Multi-departmental panel talks history, politics, and nationalism in the referendum for Scottish Independence.

Scottish voters were faced with the pivotal decision yesterday of whether to break up the United Kingdom after 307 years. On Tuesday, Sept. 16, the University History Department hosted a multiple-department panel on Scottish independence and what this historical vote could mean for the U.K.

“Today is the day where we choose whether to break off or stay together, and that’s the next chapter in the U.K. or [in] the history in England and Scotland,” said Visiting Assistant Professor of History and panelist Alice Kelly. “However we want to say it.”

Chair of the History Department and organizer of the event Magda Teter explained how the vote shows the importance of history in today’s world. She stressed that current events cannot be fully understood without a historical context.

“Scotland’s vote may be about oil and current economy, but it is also about history and identity,” Teter wrote in an email to The Argus.

Associate Professor of History Jennifer Tucker, another one of the panelists, said she believes that University students are generally interested in international current affairs and that the talk gave students the opportunity to learn more about the vote beyond what the media offers.

“The referendum raises broader questions about resource allocation and political representation in democracies that are of interest to many here at Wesleyan,” Tucker wrote in an email to The Argus.

In addition to educating students, the panel aimed to help professors question and analyze their own beliefs. One of the panelists, Professor of Government Peter Rutland, said that one question asked during the panel challenged him to further question the true benefits of secession.

“The problem is really the procedure, not the actual content of the decision,” Rutland said. “What a haphazard way [to decide] without any clear program to vote on. Just an up in the air, yes or no, independence or not, without having a document that really spells out what is agreed and what’s not agreed.”

Tucker spoke further about the questions that will be raised if Scotland does vote for independence. As there is no established constitution for Scotland should it vote for independence, these questions will not be able to be answered unless the referendum passes, further augmenting the significance of the results.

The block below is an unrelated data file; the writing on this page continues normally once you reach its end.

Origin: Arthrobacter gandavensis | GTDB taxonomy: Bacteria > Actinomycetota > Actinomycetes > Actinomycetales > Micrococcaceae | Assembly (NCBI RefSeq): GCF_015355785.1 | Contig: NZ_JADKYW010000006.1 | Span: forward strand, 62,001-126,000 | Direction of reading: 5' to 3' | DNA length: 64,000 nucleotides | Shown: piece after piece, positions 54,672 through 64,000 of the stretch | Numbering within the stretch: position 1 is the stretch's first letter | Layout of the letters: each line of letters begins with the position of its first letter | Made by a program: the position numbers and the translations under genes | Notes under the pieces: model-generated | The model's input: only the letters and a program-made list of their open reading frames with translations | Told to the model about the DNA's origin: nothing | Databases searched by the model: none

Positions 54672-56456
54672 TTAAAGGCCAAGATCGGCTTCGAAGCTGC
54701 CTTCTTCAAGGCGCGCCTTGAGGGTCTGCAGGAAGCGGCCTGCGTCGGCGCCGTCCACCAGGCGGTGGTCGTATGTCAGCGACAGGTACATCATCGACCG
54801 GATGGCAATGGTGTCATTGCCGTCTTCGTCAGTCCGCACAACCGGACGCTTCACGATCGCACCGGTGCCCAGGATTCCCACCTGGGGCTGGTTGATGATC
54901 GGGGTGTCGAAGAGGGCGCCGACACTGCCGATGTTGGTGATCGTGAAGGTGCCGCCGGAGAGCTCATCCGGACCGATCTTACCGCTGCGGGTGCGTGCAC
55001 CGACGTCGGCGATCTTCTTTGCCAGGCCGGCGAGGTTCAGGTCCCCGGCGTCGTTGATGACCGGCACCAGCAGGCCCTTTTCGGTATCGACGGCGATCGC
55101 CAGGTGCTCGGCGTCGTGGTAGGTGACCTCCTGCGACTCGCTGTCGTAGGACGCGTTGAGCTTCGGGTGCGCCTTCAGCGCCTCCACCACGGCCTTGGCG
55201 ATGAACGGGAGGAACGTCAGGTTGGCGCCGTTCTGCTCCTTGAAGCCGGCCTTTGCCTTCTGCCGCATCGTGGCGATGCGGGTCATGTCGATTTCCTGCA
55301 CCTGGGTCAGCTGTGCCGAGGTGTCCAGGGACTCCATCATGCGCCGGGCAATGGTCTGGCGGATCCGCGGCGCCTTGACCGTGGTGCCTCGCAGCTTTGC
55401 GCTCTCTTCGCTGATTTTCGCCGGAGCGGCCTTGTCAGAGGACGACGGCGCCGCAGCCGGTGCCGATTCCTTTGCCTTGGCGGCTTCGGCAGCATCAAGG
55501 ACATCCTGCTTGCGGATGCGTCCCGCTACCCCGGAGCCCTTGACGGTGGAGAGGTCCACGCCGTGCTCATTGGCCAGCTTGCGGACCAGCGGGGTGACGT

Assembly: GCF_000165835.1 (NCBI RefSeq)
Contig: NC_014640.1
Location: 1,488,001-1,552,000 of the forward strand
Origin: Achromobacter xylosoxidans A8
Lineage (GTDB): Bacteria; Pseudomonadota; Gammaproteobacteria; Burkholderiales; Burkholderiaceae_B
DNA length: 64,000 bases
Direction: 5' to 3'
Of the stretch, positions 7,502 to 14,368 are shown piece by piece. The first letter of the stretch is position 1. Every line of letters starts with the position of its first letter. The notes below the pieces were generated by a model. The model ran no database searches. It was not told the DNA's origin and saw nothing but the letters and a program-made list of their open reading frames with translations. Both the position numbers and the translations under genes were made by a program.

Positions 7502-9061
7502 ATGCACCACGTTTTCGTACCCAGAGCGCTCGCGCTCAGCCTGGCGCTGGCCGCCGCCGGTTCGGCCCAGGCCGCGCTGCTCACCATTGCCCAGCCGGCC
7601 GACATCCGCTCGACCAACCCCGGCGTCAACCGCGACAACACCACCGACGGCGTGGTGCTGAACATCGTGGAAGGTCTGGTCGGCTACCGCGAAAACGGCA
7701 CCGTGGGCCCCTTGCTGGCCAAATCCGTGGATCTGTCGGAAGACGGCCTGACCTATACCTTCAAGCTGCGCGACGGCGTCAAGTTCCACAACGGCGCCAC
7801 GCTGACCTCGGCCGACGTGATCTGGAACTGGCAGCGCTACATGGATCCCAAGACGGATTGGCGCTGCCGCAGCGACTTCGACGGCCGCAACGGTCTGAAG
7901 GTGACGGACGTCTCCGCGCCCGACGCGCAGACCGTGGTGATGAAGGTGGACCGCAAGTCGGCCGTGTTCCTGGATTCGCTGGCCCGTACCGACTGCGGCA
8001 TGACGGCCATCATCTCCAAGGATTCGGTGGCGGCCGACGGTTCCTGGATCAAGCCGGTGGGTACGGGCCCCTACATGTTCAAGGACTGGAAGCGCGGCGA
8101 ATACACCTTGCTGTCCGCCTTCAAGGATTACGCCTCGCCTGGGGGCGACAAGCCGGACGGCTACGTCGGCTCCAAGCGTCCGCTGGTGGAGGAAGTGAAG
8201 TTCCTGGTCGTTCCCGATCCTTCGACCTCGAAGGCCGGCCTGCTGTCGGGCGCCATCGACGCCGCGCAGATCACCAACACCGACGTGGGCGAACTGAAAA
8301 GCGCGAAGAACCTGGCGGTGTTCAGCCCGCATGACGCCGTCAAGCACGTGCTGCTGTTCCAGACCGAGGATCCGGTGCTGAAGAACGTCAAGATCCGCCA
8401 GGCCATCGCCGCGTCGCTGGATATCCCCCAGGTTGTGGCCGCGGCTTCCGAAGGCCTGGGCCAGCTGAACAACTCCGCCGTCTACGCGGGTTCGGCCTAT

“The debate of Scottish independence raises a series of questions that will only be answered after the referendum: Will Scotland…continue to have access to the pound sterling? Will Scotland become a member of the [European Union] in its own right? Will Scotland control oil in the North Sea within Scottish waters? If Scotland becomes independent, can Scottish voters enact a more social agenda than it can currently?” Tucker wrote.

Kelly also spoke about the significance of an independent Scotland to the rest of the world. She said it is unclear what kind of global impact a secession would have.

“We’re not yet sure whether they’re going to be huge ripples or…just small ripples in the pond,” Kelly said.

The panelists spoke about the different tactics used by advocates on each side to sway undecided voters. They described pro-secessionist methods as taking advantage of the role of history, as well as potential benefits such as free health care, to persuade voters. Pro-Unionists have been using a scare tactic, telling voters that the future of an independent Scotland would be uncertain, especially since it is unclear whether the European Union (EU) would allow Scotland to join.

Rutland spoke further about the EU and its importance, but noted that as the EU loses its significance in current events, it becomes less important in the debate.

“The carrot is looking less juicy, but can still be used as a stick,” Rutland said.

Kelly felt that the tactics the pro-Union supporters were using, such as videos with celebrities holding up signs reading, “We love you, Scotland,” were only giving the pro-separatists more momentum.

“That incensed Scottish nationalists more, because it’s further compounded the idea of them not being taken seriously in their wish for independence,” Kelly said. “It’s only now they’re being taken more seriously. “

Chloe Jeng ’15 said she felt that the discussion of the propaganda brought up points that she had not previously considered.

“I was most interested in Professor Rutland’s explanation of the clever branding of the ‘Yes’ campaign for secession, which repaints the independence movement as not just an issue of romantic or ethnic nationalism but as a civic rights and social welfare cause,” Jeng wrote in an email to The Argus.

Whatever the outcome, the three panelists stated that they believe that history is in the making and that students should understand the significance of such an event.

“It might not feel so here, but it’s enormous,” Kelly said. “It’s a history-making day.”

Comments are closed